For children, the situation is reversed. Their immature immune systems cannot resist the virus, so they rarely show symptoms. But children are much more likely to develop chronic HBV; in fact, the youngest victims — children born to infected mothers — are almost 100 percent certain to develop chronic HBV. This is harmful for them because chronic HBV is responsible for more than 80 percent of all cancers originating in the liver and can lead to cirrhosis of the liver and liver failure. But it is also harmful for their communities, because chronic HBV carriers grow up to pass the disease on to sexual partners and to family members through direct blood contact, which can occur quite casually — by sharing contaminated razors or toothbrushes, for example.

The interesting part about developing the curriculum, Coronado said, has been discovering what works best. "By conducting focus groups with both instructors and students, we learn about exercises and activities that work well in the classroom," she said. "Then we incorporate these strategies in the curriculum."

Teaching tools

A session may start with the teacher presenting an illustration of a Chinese man receiving a vaccination for hepatitis B and asking the students to contribute to the story. The teacher then asks open questions, such as "What do you think is happening?" to prompt response. When the story is completed, the teacher reads it back to the class. The session may continue with a "warm up" period during which teachers ask students if they have heard of hepatitis B and, if so, what they know about it.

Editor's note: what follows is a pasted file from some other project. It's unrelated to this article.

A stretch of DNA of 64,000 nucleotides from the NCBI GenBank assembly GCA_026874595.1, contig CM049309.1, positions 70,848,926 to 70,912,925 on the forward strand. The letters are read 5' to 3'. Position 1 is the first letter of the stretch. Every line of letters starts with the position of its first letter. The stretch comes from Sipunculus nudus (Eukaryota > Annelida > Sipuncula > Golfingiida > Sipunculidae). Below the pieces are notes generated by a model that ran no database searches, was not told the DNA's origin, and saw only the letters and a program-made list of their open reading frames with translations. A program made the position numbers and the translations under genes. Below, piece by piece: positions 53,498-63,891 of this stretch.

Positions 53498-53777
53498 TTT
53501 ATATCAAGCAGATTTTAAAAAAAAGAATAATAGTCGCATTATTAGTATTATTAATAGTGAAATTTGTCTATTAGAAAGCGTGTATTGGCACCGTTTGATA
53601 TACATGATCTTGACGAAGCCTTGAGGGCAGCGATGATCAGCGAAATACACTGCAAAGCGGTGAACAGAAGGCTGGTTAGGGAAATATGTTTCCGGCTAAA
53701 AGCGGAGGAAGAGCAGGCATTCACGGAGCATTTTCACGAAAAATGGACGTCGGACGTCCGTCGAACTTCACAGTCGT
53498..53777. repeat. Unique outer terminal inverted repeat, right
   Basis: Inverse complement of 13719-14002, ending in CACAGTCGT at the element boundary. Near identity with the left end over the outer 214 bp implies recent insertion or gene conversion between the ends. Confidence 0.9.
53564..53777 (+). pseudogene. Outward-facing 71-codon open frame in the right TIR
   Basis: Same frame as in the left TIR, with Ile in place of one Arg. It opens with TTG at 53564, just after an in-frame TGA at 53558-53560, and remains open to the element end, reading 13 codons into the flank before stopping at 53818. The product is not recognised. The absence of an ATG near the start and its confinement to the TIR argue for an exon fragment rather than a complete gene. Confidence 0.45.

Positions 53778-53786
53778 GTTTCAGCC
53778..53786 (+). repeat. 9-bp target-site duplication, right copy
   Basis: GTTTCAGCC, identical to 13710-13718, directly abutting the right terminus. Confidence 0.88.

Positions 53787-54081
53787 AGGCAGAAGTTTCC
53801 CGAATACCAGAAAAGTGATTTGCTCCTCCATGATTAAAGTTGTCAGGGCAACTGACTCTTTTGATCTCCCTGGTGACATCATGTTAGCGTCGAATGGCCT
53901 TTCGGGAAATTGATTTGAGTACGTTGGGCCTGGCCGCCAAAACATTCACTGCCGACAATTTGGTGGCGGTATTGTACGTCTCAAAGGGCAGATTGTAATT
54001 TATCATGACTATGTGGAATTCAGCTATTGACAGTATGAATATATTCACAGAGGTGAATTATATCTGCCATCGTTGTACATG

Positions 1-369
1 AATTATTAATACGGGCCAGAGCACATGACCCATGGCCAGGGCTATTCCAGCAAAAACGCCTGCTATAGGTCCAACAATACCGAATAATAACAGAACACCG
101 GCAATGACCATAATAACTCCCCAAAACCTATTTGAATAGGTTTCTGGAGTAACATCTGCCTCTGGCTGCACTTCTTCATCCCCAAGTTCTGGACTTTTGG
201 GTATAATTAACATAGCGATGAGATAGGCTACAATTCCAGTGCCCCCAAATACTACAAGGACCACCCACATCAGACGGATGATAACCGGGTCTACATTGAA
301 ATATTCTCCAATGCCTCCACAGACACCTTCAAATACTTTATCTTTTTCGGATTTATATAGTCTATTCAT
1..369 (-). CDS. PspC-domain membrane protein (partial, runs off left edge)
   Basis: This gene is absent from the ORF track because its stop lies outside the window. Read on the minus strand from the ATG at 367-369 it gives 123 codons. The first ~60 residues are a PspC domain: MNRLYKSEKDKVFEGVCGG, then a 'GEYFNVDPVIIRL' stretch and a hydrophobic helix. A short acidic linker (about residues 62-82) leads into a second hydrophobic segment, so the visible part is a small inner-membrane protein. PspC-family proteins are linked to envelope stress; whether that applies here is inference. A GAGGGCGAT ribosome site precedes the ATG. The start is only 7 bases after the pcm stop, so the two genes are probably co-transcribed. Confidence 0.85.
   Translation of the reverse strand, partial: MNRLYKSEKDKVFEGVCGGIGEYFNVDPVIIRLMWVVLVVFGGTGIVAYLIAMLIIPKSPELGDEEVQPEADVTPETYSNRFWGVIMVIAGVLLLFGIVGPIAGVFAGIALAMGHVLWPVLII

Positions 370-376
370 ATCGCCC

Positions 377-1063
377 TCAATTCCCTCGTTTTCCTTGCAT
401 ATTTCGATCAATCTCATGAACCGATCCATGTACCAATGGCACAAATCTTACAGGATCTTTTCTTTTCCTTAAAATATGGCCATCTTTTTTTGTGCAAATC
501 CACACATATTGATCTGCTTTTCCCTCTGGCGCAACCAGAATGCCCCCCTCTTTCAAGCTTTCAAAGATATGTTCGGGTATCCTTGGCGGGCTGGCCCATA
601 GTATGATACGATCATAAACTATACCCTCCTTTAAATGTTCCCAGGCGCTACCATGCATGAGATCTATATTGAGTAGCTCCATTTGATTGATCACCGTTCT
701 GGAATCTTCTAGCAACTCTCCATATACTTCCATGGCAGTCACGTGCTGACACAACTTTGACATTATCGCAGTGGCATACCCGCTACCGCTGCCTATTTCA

After the class, separate sets of student and instructor groups meet to review the curriculum and fine-tune the messages and strategies. The target audience for the curriculum is beginner and lower intermediate ESL classes — adult students who have sufficient English-language proficiency to comprehend an English curriculum on hepatitis B. Coronado said the team is now ready to deliver the curriculum to more classrooms. The Asian American Network for Cancer Awareness, Research and Training funded the pilot project in Seattle. The study should be complete by spring 2006, at which point the curriculum will be available to ESL classrooms everywhere.

Relevant information

In her work as an epidemiologist, Coronado looks for factors that heighten a particular population's susceptibility to some types of cancer. Such factors range from pesticides that farm workers unknowingly track into their homes to cultural taboos that cause people to shy away from invasive diagnostic tests. As a Mexican American with roots in Eastern Washington, Coronado said she takes satisfaction in contributing to the health and well-being of the Latino community. She said it is equally fulfilling to transfer insights, skills and approaches that work well with one immigrant community to others.

"We have been surprised to discover that we can be direct about the ways that hepatitis B is transmitted," Coronado said. "But we have also learned that it is important to emphasize that non-Chinese are also at risk for hepatitis B and to avoid giving the impression of singling out Chinese immigrants."

As for the receptiveness of students to the curriculum, Coronado said, the key is bringing home the relevance of this disease to the students' lives. "ESL students want to learn about practical things like going to the bank, taking the bus or ordering food at a restaurant. The challenge is making HBV relevant to them. I think we can do this by pointing out the strong link between this disease and liver cancer. It's also critical to communicate that there is a vaccine available. But it all starts with getting a blood test." It can also start with curriculum that provides information to raise awareness of the need.